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What is Stress Eating and How Can You Eat for Stress Relief?

While short term stress can shut down appetite, chronic stress can lead to overeating, particularly of high-fat, sugary "comfort foods.” Emotional eating is another form of stress eating, when your emotions dictate what and when you eat. Research shows that stress is linked to weight gain. According to a recent survey by the American Psychological Association, more than three-quarters of Americans have reported physical or emotional symptoms of stress.

Why does stress eating happen? Stress causes the release of cortisol which increases appetite and ramps up motivation in general, including the motivation to eat. Food offers additional comfort, and unfortunately the least healthy foods offer the most comfort. Foods high in fat, sugar or salt activates the brain’s reward system. In fact, highly palatable foods activate the same brain regions of reward and pleasure as what enforces drug addiction.

What foods should I avoid? Stress increases blood pressure, constricts blood vessels to reduce blood flow, increases inflammation and brings on feelings of sadness or depression. Certain nutrients exacerbate the response to stress, such as simple carbohydrates including sugar. During times of stress, the body prepares itself by making sure it has enough energy or sugar available. Insulin levels falls and the liver releases more glucose (sugar) into the blood. Eating sugar during this time can overburden the body’s handling of sugar plus it promotes further inflammation and exacerbates stress. Diets high in fat is shown also to increase a person’s perceived stress, plus it increases inflammation and leads to weight gain. Caffeine can also exacerbate stress if taken in excess amounts. A 10 oz cup of coffee can double the levels of adrenaline and cortisol, both involved in stress response!

Focus on eating nutrition-packed foods for stress relief. While it’s easy to grab a pastry to go or raid the snack cabinet in the evenings at home, taking a pause to stop that auto-drive to grab comfort foods might help. Of course, when we are extra busy, eating healthy is not an easy habit to maintain. While meal prepping doesn’t always fit into the schedule and grabbing convenient fast food is more the norm, making healthier choices will greatly improve your overall diet and eventually reduce your stress. In addition, particular nutrients in foods can help combat the physiological responses to stress improve blood flow, reduce inflammation, stabilize blood sugars, and promote feelings of calmness or wellness.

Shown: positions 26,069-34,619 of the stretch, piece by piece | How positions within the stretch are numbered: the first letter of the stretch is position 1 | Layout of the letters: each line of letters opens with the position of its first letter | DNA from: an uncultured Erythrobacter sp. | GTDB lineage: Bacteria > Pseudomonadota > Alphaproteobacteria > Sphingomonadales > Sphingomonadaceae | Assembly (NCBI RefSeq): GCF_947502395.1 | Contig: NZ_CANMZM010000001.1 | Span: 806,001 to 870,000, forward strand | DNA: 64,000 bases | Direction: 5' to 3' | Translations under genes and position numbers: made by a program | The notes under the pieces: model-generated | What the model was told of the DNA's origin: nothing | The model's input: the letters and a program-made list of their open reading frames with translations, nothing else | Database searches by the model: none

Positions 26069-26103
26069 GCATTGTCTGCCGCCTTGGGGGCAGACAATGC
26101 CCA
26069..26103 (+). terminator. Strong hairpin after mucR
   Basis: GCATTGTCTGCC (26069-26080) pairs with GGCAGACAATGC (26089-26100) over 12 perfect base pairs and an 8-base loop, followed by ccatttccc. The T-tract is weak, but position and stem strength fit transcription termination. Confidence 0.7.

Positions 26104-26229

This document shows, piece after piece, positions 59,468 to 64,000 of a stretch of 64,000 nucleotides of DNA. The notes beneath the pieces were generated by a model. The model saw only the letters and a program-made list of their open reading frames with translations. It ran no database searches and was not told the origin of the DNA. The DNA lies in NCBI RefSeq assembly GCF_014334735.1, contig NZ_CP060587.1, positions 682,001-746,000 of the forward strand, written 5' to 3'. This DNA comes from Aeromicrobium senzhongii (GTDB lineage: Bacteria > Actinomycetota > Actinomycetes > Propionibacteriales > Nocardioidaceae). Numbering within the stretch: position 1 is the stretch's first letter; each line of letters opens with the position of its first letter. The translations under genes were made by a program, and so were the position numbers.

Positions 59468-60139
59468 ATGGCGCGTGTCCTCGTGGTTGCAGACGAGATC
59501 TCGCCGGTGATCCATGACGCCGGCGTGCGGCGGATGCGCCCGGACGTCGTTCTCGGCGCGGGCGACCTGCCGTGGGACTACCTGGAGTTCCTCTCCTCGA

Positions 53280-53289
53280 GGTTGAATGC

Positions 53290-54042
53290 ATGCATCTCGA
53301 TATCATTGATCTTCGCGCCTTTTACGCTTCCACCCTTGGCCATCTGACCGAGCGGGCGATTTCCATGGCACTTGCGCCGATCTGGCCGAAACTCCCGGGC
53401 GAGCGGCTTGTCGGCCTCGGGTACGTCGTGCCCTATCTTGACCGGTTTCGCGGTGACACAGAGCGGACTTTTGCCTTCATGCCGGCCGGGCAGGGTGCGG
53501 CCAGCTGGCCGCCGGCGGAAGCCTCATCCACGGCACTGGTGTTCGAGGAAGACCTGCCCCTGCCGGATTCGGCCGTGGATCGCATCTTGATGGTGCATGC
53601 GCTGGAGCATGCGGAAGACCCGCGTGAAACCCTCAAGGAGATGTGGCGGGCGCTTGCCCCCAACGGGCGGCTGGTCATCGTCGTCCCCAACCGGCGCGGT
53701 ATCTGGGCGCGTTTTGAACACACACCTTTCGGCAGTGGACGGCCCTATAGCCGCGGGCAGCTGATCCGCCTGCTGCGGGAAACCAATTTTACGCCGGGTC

What foods should I eat? Nutrients such as omega-3 fatty acids (EPA and DHA), found in seeds, fish, and nuts, have been documented to reduce anxiety symptoms and inflammation. Magnesium also promotes stress relief and is found in leafy green vegetables, avocados, nuts, and whole grains. Finally, foods high in tryptophan may help boost mood and promote calmness, including meat, poultry, dairy, eggs, nuts and beans. Foods containing complex carbohydrates can also prompt the brain to make serotonin, help stabilize blood sugar and keep you feeling full.

For ideas on how to eat for stress relief, click here to receive a free Stress Busting Recipe booklet.

Other considerations. In addition to practicing a healthy diet, therapeutic doses of the right supplements can be reasonable additions to help target stress, particularly when accessing the right nutrients in food becomes too difficult. L-Theanine, panax ginseng, and green tea extract are all herbs that can support stress relief.Omega-3 fatty acids, magnesium, and vitamin B complex also can help support stress relief. While supplements within a specific dose are considered generally safe for many individuals, consult your health care provider before beginning any supplementation regimen.

Dr. Linda May-Zhang has over 10 years of research experience in nutrition, chronic diseases and pharmacology. She has published over 20 peer-reviewed academic papers in scientific journals. She is also a science writer with a passion for educating the lay public.

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